Magazine Features

The Safe House

remembering the forgotten

The Salvation Army’s Middletown (Citadel), Ohio, Corps was renowned in its early years for sending soldiers to the College for Officer Training.

Tara Koch and Jewell DeFrates host a Friday night FOA meeting at the Safe House.

Tara Koch and Jewell DeFrates host a Friday night FOA meeting at the Safe House.

Today, the corps is also known for its Safe House at Damon Park, where men and women in recovery from drug addiction strive to become what God created them to be and to eventually reconnect with their families.

In the mid 1980s, the Army erected the building only a few blocks from the corps to serve as an outpost. Under the leadership of Soldier Ruth Howard, it housed traditional Army ministries, such as worship and children’s programs, until a lack of funds caused the building to become a storage shed.

In 2015, the corps received a $50,000 grant from the Army to combat addiction. Majors Hollie and Sebastian Leonardi, corps officers, proposed a plan designed to address the town’s most pressing problem.

“Regarding heroin addiction, Middletown is one of the hardest hit areas in the state,” said Major Hollie Leonardi. “Butler County and the state of Ohio have some of the highest number of drug overdoses in the country.”

“When we looked at the city manager’s blog,” says Major Sebastian, “we saw a map showing the highest crime rates are directly connected to overdoses and addiction. This building is right in the middle of it. God confirmed to us we were literally where He wanted us to be.”

The Majors Leonardi decided to turn the storage building into the Safe House at Damon Park. The name came from Psalm 9:9–10, “God’s a safe house for the battered, a sanctuary during bad times.”

“The moment you arrive, you relax. You’re never sorry you knocked,” said Major Sebastian. “The Safe House prides itself in being a place where addiction can be discussed freely without reservation or shame. No matter where one might be on the path to recovery, he or she will feel safe from being judged.”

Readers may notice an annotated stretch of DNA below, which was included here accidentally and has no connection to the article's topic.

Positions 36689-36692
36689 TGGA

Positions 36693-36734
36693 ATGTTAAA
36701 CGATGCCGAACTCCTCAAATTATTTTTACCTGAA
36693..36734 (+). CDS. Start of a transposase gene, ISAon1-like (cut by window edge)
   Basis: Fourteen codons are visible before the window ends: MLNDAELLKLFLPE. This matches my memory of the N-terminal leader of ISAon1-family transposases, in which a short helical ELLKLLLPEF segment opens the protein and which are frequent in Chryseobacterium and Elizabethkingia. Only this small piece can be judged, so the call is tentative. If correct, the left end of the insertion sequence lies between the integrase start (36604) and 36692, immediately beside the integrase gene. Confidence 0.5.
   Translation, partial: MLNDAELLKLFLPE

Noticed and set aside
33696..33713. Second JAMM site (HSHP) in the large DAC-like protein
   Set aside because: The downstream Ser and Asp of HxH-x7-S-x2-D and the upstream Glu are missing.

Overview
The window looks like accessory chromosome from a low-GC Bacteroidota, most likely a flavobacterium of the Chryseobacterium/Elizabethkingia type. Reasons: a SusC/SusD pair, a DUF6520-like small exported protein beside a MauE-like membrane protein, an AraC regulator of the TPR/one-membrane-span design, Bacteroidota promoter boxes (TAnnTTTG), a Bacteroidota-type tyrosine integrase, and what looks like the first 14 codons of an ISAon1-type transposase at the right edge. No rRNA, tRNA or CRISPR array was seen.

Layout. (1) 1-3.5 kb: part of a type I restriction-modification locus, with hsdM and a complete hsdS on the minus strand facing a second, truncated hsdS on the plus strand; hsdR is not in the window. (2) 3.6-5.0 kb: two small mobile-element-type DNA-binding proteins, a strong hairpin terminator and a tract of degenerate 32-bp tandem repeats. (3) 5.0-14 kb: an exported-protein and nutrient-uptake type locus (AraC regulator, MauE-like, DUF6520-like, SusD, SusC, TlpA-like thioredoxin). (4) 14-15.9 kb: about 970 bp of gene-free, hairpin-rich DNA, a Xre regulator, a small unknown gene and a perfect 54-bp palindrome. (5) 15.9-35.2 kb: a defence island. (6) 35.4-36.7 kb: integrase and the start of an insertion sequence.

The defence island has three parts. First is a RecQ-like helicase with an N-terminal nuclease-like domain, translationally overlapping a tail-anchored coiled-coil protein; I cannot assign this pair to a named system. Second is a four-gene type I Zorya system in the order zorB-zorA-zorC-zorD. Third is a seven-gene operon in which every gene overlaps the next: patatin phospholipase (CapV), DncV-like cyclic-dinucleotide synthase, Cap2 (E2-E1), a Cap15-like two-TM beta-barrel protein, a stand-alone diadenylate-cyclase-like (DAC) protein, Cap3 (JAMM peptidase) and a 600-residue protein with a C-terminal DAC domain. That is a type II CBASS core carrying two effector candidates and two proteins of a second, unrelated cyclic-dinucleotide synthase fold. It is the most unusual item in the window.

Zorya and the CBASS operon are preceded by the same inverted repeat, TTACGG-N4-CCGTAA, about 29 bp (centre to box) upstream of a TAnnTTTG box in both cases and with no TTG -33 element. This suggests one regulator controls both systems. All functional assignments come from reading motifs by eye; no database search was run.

An uphill battle

The idea of the Safe House, which came from both Major Hollie and Captain Daryl Calhoun, was originally met with doubt, pushback, and anger from concerned residents.

“People thought this would be a place for addicts to live, or that we would bring them to the neighborhood,” recalls Major Sebastian. “They didn’t realize the addicts had already been here for a long time and we would help fix the problem.”

“Someone can come here before recovery, find information on how we can help them achieve recovery, and after they do so, still come back for support,” said Major Hollie.

For years, being on the outskirts of Butler County had kept Middletown a township where resources and funding for the area seemed to have been forgotten. Despite its addiction problems, Middletown does not have a recovery center, a detox clinic, or a residential rehab center. The Safe House provides services to take addicts to adult rehabilitation centers (ARCs) hours away in Dayton or Columbus. For people in recovery, the Safe House offers pro–sober recreational activities, coffeehouse ministries, and Bible studies.

The Safe House is also the Butler County Branch of Families of Addicts (FOA), which has been a blessing. The affiliation has given the Safe House credibility as a help center, and FOA has provided information and speakers such as pharmaceutical students and former addicts. FOA–sponsored gatherings are held on Friday nights, when addicts and their families enjoy board games, movies, and food pantries, and celebrate the holidays.

“When we hosted a sober New Year’s Eve party at the Safe House, everyone brought their children and their loved ones,” said Major Hollie. “Some folks told us this was their first New Year’s Eve with their children. Families of addicts are in a heartbreaking situation. Being around addiction is the norm for them.”